Force yourself to sit quietly in one place for more time than feels comfortable to you. The purpose of the pilgrimage is to remove you from the frantic pace and fragmented thoughts of your daily life. It takes time to let go of the stress and fully relax into the present moment, so don’t rush this process.

 

6. Create your own ritual.

You may want to enhance your experience by listening to special music or you may prefer to just focus on the sounds of nature around you. If it is helpful to you, read some verses from a text that is sacred or meaningful to you and use them for meditation purposes. You might light a small votive candle as well to symbolize your quest for enlightenment, but only if it is appropriate to the space you have chosen and does not create a fire hazard.

 

7. Write in your journal.

Reflect on all that you are experiencing in the moment: senses, emotions, memories, questions, or concerns. Also record negative thoughts that arise or those things that bring you discomfort. However, don’t force yourself to write. Allow things to flow and accept the outcome if no inspiration arises for you in the moment.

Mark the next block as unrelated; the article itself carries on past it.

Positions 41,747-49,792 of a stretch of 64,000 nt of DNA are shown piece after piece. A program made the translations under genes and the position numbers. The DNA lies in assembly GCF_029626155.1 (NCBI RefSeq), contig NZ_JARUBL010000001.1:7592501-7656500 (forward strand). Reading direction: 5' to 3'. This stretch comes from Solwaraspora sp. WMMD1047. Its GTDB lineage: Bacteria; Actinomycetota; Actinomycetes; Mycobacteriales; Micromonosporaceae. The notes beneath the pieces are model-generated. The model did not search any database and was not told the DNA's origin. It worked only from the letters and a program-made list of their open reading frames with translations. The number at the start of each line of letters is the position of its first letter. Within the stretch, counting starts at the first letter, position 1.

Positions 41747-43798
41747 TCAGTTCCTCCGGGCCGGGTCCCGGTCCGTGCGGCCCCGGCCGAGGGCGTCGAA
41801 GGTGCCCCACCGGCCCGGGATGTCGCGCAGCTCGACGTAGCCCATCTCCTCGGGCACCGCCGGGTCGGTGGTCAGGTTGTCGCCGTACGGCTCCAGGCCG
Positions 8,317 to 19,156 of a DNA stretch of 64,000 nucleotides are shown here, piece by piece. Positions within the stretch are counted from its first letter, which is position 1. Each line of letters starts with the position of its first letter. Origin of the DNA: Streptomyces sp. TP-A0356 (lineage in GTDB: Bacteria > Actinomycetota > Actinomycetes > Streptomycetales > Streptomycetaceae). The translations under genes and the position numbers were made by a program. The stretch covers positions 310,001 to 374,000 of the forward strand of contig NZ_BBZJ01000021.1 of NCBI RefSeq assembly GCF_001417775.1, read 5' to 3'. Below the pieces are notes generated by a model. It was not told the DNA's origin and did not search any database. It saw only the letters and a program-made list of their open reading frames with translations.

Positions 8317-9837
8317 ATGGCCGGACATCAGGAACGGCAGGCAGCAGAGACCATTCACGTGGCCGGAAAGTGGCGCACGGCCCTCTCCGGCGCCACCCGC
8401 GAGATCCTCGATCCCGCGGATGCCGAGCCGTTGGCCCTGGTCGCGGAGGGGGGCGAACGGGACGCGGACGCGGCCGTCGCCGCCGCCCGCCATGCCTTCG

8. Conclude your journey thoughtfully.

When you feel the time is right to bring your experience to an end, spend a little time expressing gratitude for the opportunity to connect with this sacred space. Be grateful for every aspect of the journey, even those things that didn’t work out as you had planned. Carefully pack away the items you brought with you for the journey and slowly make your way back to your daily life.

 

Again, walk slowly on your return journey. Notice how different things look from the perspective of leaving a place rather than arriving. Keep breathing deeply and slowly to remain in a relaxed state as long as possible.

 

9. Reflect on your experience.

Within a few days after you return from your pilgrimage review any entries you made in your journal during the experience. Continue to reflect on the intention you set for your journey: Do you feel you were transformed in any way by the trek? Did you receive an answer or more clarity for your life? Are there things in your life you will do differently in the future? What has been left undone that requires more work on your part?